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Section 420IPC- Complaint Can Be Quashed If Company Is Not Made A Co-Accused In A Crime: Andhra Pradesh High Court

Jagriti Sanghi
30 March 2022 12:13 PM GMT
Section 420IPC-  Complaint Can Be Quashed If Company Is Not Made A Co-Accused In A Crime: Andhra Pradesh High Court
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The Andhra Pradesh High Court recently exercised its inherent powers under Section 482, CrPC to quash a FIR which had not made a company as co-accused even though the transaction was made with the company. Brief Facts of the case The Criminal Petition was filed under Section 482 CrPC seeking to quash the FIR registered under Section 420 of Indian Penal Code dealing with punishment...

The Andhra Pradesh High Court recently exercised its inherent powers under Section 482, CrPC to quash a FIR which had not made a company as co-accused even though the transaction was made with the company.

Brief Facts of the case

The Criminal Petition was filed under Section 482 CrPC seeking to quash the FIR registered under Section 420 of Indian Penal Code dealing with punishment for cheating and dishonestly inducing delivery of property.

The allegations made in the FIR was that that the petitioners had borrowed amounts from the defacto complainant to settle the financial discrepancies with sub-contractors at Kuwait but never intended to use the amounts for the specific purpose or return it.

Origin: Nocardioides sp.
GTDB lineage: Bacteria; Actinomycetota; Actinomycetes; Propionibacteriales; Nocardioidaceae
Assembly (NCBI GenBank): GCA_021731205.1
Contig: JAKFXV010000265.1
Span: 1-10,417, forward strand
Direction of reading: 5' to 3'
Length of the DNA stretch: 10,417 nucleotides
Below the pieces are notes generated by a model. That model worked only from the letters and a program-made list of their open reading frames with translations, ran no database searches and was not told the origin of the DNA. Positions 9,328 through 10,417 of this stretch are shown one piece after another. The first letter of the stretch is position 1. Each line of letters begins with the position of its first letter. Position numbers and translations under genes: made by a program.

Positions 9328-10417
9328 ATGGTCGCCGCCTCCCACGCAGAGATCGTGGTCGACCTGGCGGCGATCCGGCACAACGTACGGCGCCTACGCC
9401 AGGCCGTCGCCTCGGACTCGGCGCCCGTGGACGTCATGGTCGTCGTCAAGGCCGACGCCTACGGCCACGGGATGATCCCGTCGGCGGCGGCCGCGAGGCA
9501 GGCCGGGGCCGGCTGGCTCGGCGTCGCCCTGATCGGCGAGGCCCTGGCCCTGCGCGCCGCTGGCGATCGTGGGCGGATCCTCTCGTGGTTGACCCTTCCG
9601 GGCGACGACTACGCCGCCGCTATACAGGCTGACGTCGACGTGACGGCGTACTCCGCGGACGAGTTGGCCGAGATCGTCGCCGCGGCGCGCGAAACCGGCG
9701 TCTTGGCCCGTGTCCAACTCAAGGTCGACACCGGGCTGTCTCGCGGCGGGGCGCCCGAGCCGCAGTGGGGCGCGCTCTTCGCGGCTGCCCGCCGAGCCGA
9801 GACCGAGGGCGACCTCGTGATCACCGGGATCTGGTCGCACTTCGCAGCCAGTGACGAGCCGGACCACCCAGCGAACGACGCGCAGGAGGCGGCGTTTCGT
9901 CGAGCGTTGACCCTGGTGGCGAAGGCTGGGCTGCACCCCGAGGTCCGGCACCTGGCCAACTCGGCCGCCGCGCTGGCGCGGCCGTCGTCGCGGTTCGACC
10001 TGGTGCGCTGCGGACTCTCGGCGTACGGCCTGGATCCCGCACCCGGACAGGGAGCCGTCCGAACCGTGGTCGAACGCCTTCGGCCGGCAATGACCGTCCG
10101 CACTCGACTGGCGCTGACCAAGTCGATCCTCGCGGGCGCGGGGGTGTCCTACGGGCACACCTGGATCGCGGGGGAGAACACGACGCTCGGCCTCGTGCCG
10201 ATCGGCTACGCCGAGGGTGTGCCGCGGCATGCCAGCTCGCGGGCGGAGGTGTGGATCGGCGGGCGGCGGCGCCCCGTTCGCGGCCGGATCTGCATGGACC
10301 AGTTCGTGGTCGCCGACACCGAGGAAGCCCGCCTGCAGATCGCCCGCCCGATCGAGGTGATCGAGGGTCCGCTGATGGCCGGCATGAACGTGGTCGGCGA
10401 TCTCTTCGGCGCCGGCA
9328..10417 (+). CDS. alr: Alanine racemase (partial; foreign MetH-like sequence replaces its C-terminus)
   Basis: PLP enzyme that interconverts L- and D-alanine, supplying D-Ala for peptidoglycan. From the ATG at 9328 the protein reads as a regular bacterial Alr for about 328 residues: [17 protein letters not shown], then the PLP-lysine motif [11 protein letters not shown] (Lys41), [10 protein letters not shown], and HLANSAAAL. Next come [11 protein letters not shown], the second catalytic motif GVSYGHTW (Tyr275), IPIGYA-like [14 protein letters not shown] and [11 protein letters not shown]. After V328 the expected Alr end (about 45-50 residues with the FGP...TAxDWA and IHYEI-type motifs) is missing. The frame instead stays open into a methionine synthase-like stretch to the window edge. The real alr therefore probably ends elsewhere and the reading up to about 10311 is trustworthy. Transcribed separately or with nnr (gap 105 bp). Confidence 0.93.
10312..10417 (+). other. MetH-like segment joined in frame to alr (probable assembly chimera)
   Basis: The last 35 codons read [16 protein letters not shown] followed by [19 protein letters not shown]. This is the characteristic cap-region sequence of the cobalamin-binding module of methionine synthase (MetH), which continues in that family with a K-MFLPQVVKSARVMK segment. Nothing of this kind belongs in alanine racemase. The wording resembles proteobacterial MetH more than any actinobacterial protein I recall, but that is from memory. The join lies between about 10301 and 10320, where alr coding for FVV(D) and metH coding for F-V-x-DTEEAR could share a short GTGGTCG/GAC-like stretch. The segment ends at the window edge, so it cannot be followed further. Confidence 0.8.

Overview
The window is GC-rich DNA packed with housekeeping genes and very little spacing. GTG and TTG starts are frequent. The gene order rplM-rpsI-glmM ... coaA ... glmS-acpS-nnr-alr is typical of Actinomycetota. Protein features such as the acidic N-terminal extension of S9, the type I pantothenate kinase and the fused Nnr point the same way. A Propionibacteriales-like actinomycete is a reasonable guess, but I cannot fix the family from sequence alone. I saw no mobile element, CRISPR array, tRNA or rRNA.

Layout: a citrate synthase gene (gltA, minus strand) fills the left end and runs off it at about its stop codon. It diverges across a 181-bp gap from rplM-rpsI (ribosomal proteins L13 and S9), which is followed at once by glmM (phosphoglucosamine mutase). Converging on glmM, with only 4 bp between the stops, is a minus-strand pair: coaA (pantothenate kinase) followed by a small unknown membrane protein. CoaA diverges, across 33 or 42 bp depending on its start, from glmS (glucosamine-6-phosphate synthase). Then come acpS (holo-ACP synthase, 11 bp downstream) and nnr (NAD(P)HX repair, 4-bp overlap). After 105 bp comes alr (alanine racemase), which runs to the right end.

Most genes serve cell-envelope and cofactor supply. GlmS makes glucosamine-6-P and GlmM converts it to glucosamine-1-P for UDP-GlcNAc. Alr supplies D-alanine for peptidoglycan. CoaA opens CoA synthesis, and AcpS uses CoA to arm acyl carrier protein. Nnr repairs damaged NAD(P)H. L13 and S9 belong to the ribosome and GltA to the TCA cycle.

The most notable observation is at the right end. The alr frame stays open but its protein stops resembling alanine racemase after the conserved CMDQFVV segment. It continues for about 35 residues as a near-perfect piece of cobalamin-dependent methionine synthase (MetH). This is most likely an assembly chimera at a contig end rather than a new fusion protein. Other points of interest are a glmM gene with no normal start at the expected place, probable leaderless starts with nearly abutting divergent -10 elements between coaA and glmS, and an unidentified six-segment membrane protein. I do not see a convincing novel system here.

The main grounds in assailing the FIR was that the petitioners were the Managing Director and Director Finance of Newton Engineering & Chemicals Ltd., the amounts were transferred to the account of the company but the defacto complainant made a complaint against the petitioners without making company as a party.

Furthermore, defacto complainant had already invoked civil jurisdiction for recovery of amounts. During the pendency of suit, making criminal complaint was abuse of process of law.

Ruling of the Court

The bank statements disclosed that the amounts were transferred to the company's accounts through RTGS. As per the ratio laid down in Sharad Kumar Sanghi v. Sangita Rane (2015), it was held by the Supreme Court that once a transaction was made with the company, the company being a legal entity, unless and until the company was made as co-accused, the complaint was not maintainable.

Justice D. Ramesh held that since the company was not made the co-accused, on this ground alone, the complaint is required to be quashed. Furthermore, there were no supporting materials to substantiate that the petitioners had cheated the defacto complainant. There was no specific proof to support the allegations made in the complaint. The respondents in its complaint itself clearly stated that basing on some information, the petitioner had not paid the amounts to the sub-contractors and utilized for the benefit of the business.

Accordingly, the criminal petition was allowed and FIR against the petitioners was quashed.

Case Title: N.Gopinath Versus The State of Andhra Pradesh
Citation: 2022 LiveLaw (AP) 46

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